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Getting Email Under Control

Getting Email Under Control

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Published by mariaat

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Published by: mariaat on Nov 19, 2009
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©David Allen & Company 1998
, 2008
. All rights reserved. www.DavidAllenGTD.com
page 
Getting Email Under Control
Managing the flood of email messages that most of us need to interact with on a daily basis is a growing
challenge. No one’s volume is diminishing. That “beast is out of the barn,” and we’re not going to be able toshove it back in! So, getting a grip on it with a good systematic approach is critical for staying sane.If you are in the small minority of people currently able to maintain less than a screen-full of email most of thetime (because your volume is low and/or you process them rapidly and consistently), your system is probably fineas-is. If you regularly have many more than that (hundreds, thousands?) residing in your email in-box, you’redangerously subject to stress and numbness relative to your digital communication world.Because of the volume of discrete messages and the speed with which they show up, email seems to be a uniquedemon, with a life of its own. In essence, however, email is no different than a desktop in-basket or an answeringmachine – it’s simply a collection box for incoming communication and information that needs to be assessed,processed, and organized as appropriate. And controlling email involves the same challenge as managing yourphysical in-basket – often too much stuff that we don’t have the time or inclination to process and organize asit comes in. So it easily becomes a swamp of “staged” or “pending” items – glanced at, perhaps even read, butnot decided about or effectively organized (I have uncovered as many as 7,000 emails still festering in a client’sin-tray).
The Big Challenge
 As email is simply an in-box, it needs to be emptied regularly to be maximally functional. “Empty” does not meanfinishing all the work embedded in your emails – it means making decisions about what each one means andorganizing it accordingly. The same procedures apply to any in-box – whether it’s the tray on your desk or youranswering machine. They should be processing stations, not storage bins. Because the volume in the computeris much greater than an audio or paper-based “in,” however, getting it to zero seems particularly daunting. Butthere is no light at the end of the tunnel if you are merely letting things pile up there. It takes less effort tostart every day or two from zero in your in-box than it does to maintain “amorphous blobs” of accumulated andunorganized “stuff” that must continually be re-read and re-assessed for what they mean.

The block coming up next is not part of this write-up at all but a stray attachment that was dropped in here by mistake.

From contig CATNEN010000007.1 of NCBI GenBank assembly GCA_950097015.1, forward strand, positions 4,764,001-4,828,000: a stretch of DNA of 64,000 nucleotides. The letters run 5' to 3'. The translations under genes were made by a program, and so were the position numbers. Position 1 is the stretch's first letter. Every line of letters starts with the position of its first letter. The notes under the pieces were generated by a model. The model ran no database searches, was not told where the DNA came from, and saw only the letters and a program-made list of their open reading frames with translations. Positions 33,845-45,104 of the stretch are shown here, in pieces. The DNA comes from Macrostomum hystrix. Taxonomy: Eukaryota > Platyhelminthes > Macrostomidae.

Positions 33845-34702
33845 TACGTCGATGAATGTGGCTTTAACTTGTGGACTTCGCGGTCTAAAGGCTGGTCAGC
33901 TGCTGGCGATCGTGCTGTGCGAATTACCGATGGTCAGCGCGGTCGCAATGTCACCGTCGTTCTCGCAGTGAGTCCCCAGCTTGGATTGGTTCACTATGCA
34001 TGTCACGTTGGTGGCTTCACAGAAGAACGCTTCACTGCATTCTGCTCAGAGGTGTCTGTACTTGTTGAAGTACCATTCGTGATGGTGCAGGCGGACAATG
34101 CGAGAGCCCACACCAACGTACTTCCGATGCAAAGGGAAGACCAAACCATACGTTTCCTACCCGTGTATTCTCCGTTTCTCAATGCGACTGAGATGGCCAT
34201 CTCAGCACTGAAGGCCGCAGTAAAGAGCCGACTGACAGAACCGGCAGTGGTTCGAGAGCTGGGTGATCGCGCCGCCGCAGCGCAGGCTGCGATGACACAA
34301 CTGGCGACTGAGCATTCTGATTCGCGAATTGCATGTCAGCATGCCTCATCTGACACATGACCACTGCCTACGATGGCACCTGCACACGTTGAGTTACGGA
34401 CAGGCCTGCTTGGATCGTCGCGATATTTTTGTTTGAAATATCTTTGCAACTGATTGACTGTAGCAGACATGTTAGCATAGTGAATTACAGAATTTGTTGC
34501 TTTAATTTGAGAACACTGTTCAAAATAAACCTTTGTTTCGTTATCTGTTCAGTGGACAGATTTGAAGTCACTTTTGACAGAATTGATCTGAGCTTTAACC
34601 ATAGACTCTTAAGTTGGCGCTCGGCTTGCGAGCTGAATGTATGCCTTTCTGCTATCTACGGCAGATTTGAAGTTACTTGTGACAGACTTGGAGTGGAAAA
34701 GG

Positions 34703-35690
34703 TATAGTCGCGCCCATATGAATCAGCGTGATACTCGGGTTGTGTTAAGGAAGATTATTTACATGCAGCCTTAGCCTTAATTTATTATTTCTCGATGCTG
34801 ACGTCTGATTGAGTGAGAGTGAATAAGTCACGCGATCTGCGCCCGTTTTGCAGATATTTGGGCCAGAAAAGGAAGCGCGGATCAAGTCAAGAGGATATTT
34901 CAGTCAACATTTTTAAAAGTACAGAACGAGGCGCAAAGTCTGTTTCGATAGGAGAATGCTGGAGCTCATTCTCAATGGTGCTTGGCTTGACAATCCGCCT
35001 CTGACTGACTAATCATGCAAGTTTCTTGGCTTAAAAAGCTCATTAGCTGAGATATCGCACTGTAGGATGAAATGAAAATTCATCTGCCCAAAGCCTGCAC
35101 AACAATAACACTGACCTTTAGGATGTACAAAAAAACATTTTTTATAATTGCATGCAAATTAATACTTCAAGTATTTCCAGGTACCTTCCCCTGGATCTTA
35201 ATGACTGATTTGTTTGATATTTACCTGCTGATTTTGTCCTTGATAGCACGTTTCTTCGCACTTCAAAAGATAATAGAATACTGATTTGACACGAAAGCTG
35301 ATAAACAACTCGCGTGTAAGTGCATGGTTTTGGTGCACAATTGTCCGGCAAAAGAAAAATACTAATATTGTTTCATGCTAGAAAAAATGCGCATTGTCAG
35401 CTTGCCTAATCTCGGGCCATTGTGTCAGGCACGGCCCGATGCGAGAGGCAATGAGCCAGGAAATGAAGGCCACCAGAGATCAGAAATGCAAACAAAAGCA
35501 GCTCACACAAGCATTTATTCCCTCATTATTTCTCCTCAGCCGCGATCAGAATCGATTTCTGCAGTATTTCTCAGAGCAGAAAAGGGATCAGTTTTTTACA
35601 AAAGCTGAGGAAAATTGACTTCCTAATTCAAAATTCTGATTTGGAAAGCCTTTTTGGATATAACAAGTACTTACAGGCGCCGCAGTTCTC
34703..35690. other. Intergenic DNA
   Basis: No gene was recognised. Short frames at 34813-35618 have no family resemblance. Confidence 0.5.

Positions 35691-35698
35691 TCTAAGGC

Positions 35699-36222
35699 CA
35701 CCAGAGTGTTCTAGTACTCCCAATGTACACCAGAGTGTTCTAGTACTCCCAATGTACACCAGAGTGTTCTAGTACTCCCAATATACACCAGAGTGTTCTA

The Basics
We have seen hundreds of unique ways people have come up with to manage their email, and many work justfine – as long as nothing is lost, the inventory does not continue to increase, and someone can easily see theemails they need to take action on. Here are some basic procedures that commonly work for everyone:
©David Allen & Company 1998
, 2008
. All rights reserved. www.DavidAllenGTD.com
page 
Use the DELETE key!
The ease with which we trash things from our physical mail doesn’t seem to translateto the computer for many people – perhaps because emails don’t take up much physical space and they areso easily parked somewhere that’s not immediately in our face. They’re taking up psychic space, however,and deleting everything that we don’t really need, as we encounter it, is crucial to managing the flood. Whenin doubt, throw it out. If you’ve let emails pile up, purging is the first thing to do. Sometimes it is easier toclean house by clicking the “From” button which will sort them by their source – you can often dump several
at a time that way.
Use a simple storage system for stuff you want to keep as archives and support information. If you’rea “when in doubt, keep it” person, that’s fine, but don’t have it clogging up your in-basket. Make referencefolders in your navigator bar and file those kinds of emails over there. It’s a lot easier to lose track of themamong the five hundred or a thousand in your in-box than in a folder you can name. And your Search functioncan easily find most anything with a key word. Avoid using nested folders that you have to click open to findthe file. One simple alpha-sorted list – by topic, theme, or person – is usually sufficient and easier to dealwith on the run. Purge them when you have little windows of time with nothing better to do.
Complete the < 2-minute ones!